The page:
Highlights from the November 21, 2000 meeting of the
Tompkins County Board of Representatives
BOARD APPROVES 2001 BUDGET
The Board of Representatives narrowly approved a $102 million County budget for 2001. The budget increases County property tax by 2.4 percent over this year’s rate, adding approximately $13.00 to the tax bill for a $100,000 house.
The budget, which contains $52.6 million in local spending, was approved by an 8-6 vote. Board member Barbara Blanchard was absent. Voting in favor of the budget were Reps. Susanne Davis, Tim Joseph, Michael Koplinka-Loehr, Michael Lane, Barbara Mink, Peter Penniman, Nancy Schuler, and Stuart Stein. Voting no were Reps. Charles Evans, Dooley Kiefer, Frank Proto, Thomas Todd, George Totman, and Daniel Winch. The capital program, which was amended to include an additional $1.4 million to purchase a building for Tompkins Community Action (see below), passed by a vote of 12-2.
A distinguishing feature of the 2001 budget is the use of $7.7 in surplus funds. The Board agreed to use just under $5.2 million of that amount to fund one-time expenses, and $2.5 million for new and ongoing programs. While extensive debate revolved around the issue of using surplus to take the place of tax dollars, a resolution to use $200,000 less – and raise taxes by another 1 percent – was defeated.
Another unusual feature of the budget is the allocation to the County’s capital projects program of a one-time lump sum of $7 million gained from sale of tobacco settlement payments. The County has sold half of its rights to tobacco suit payments for the next 30 years. Increased programs – including a new multi-pronged Alternatives to Incarceration initiative – more staff positions, an increased operating budget for the new Public Library, and union-guaranteed pay raises helped to expand the County budget.
2001 BUDGET SUMMARY
TOTAL BUDGET (includes state and federal pass-through $) -- $102,038,481
LOCAL SHARE (revenue from sales tax, property tax, fees etc.) -- $52,642,285
TOTAL SURPLUS FUNDS USED -- $7,710,962
SURPLUS USED TO OFFSET TAX INCREASE -- $2,565,730
TOTAL COUNTY PROPERTY TAX LEVY -- $20,033,105
TAX RATE (per $1,000 of assessed property value) -- $5.45
SOLID WASTE ANNUAL FEE (residential/no change from 2000) -- $51.00
BOARD AGREES TO PURCHASE BUILDING FOR TOMPKINS COMMUNITY ACTION
The Board agreed by a 11-3 vote (Reps. Dooley Kiefer, Frank Proto, and George Totman voted no; Rep. Barbara Blanchard was absent) to issue bonds for $1.4 million to purchase the former Evaporated Metals building at 701 Spencer Road, Ithaca. Tompkins Community Action, which occupies the building, has agreed to repay the County through a long-term lease. Tompkins Community Action is a private not-for-profit organization that offers services and economic aid to lower-income residents.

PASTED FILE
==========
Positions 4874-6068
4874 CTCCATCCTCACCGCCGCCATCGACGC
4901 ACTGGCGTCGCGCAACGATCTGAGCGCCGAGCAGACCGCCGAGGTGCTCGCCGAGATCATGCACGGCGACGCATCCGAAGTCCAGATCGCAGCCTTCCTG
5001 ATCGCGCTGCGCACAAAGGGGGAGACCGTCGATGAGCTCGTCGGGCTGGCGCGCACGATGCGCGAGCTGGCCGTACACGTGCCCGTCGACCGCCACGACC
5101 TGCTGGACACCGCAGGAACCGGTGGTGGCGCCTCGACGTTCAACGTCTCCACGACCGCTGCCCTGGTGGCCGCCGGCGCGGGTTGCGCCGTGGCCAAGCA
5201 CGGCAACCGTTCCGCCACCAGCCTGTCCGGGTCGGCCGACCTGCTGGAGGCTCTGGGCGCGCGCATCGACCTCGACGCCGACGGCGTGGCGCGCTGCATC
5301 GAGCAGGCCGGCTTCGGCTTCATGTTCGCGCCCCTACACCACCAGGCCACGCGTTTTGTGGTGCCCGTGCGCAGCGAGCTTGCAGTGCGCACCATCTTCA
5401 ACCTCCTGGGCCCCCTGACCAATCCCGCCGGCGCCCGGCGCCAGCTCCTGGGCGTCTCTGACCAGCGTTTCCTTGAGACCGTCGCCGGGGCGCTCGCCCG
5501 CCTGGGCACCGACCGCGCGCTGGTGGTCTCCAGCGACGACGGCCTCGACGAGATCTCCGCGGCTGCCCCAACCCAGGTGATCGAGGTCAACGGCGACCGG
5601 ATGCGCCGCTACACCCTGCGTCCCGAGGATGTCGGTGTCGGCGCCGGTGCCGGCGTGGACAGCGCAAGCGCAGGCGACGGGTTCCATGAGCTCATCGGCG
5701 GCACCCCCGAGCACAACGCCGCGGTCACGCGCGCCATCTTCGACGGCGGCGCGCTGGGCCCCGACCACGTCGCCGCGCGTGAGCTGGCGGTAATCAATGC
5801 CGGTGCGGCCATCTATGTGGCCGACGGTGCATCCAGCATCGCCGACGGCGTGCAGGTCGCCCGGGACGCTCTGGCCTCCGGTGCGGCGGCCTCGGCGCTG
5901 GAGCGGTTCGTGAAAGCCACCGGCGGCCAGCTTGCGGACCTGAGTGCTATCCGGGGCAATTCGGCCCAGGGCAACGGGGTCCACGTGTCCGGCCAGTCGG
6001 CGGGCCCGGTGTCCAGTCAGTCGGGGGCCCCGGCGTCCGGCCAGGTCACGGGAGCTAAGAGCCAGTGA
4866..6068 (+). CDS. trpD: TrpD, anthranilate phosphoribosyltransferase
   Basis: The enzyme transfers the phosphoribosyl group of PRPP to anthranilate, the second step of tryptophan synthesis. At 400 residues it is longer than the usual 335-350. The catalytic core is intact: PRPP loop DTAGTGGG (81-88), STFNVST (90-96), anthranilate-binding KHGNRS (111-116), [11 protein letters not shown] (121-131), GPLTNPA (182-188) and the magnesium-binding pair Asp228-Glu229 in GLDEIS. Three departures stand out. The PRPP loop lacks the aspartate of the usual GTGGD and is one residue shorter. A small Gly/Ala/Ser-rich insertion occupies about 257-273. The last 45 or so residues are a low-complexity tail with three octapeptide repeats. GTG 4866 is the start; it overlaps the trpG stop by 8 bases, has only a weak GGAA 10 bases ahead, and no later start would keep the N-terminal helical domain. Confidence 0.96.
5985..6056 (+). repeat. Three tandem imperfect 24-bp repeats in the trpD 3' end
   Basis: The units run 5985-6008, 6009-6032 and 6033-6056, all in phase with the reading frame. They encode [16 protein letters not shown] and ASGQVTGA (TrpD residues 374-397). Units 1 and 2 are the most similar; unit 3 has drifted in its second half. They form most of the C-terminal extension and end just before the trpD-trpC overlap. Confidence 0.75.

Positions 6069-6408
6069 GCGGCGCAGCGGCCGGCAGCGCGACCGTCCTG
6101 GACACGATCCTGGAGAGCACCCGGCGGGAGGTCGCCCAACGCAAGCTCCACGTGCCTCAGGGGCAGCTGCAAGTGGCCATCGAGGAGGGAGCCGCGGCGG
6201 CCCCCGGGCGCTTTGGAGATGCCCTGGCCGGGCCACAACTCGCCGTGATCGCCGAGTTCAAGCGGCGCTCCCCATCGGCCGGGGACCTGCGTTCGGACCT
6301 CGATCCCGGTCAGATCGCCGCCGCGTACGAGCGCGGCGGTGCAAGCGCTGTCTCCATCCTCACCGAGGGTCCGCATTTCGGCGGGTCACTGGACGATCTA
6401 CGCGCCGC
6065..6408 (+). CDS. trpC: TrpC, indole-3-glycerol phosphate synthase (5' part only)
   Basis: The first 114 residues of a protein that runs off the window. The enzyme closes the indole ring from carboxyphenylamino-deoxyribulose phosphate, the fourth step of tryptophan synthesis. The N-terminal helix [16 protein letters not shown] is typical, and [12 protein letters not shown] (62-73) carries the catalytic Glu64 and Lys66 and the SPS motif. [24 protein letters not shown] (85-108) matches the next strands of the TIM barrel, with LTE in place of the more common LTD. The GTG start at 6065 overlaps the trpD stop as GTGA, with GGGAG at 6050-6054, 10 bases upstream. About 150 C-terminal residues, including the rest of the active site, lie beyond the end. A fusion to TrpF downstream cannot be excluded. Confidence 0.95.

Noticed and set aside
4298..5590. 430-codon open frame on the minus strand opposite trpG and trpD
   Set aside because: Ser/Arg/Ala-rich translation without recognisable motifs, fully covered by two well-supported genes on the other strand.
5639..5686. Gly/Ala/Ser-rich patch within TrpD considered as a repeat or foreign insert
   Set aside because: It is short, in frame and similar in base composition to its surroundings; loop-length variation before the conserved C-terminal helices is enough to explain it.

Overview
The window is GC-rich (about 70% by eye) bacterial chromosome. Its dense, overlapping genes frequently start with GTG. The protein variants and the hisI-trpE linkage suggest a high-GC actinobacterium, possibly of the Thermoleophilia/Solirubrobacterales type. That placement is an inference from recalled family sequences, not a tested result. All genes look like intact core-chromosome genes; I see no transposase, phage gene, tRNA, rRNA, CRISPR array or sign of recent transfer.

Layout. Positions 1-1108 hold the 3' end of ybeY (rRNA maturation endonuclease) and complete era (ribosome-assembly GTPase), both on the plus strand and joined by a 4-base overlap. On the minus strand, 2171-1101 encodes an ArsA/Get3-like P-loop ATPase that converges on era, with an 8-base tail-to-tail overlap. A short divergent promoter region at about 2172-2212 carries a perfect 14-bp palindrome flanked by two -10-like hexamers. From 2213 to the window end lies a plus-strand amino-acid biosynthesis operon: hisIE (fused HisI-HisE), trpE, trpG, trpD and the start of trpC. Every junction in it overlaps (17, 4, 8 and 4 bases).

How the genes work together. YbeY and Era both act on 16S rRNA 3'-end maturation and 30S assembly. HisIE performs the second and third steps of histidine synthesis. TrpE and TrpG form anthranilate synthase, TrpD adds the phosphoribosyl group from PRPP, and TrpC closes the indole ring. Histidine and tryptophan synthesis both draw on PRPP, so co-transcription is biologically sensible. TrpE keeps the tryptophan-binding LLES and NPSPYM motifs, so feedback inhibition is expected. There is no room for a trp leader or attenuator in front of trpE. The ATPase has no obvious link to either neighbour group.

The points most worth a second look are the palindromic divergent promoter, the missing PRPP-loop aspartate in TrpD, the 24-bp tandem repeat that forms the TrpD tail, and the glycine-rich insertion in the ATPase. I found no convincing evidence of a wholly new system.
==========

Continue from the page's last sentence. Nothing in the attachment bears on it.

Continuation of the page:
DISPATCHERS WILL MOVE FROM SHERIFF’S OFFICE TO CENTRAL LOCATION
In a first step toward countywide consolidation of emergency dispatch services, the Board approved a measure that transfers five full-time dispatcher positions from the Sheriff’s Office to the County Fire and Disaster Coordinator’s office. The staffers will start work on January 1, 2001 at the Central Fire Station, on West Green Street. The move is a prelude to full consolidation of dispatch services among the Ithaca City fire and police departments and the Sheriff’s department. Planners have been researching the best location for a new consolidated dispatch center; a decision on that location is expected early next year.
BOARD URGES REFORM OF ROCKEFELLER DRUG LAWS
A resolution supporting a bill sponsored by State Assemblyman Marty Luster to reform the highly punitive 1973 Rockefeller Drug Laws was approved by a unanimous vote (14-0; Rep. Barbara Blanchard was absent). The resolution states that the County legislators believe local residents are better served by courts that can take advantage of drug treatment programs and other interventions, including reasonable jail time, to handle non-violent drug offenders. Luster’s bill, A10051, would among other things amend current laws that make possession of even small amounts of a controlled substance a Class A felony.
911 CELL PHONE LAW PASSES
The Board unanimously (14-0; Rep. Barbara Blanchard was absent) passed a local law that will require cellular phone companies to route all 911 calls originating in Tompkins County directly to the County’s dispatch center. Currently only one cell phone provider in the county does so. Other 911 cell phone calls are routed to the nearest State Police headquarters. The local law will allow cell phone providers to route emergency calls to the County’s central dispatch facility instead, potentially improving response time.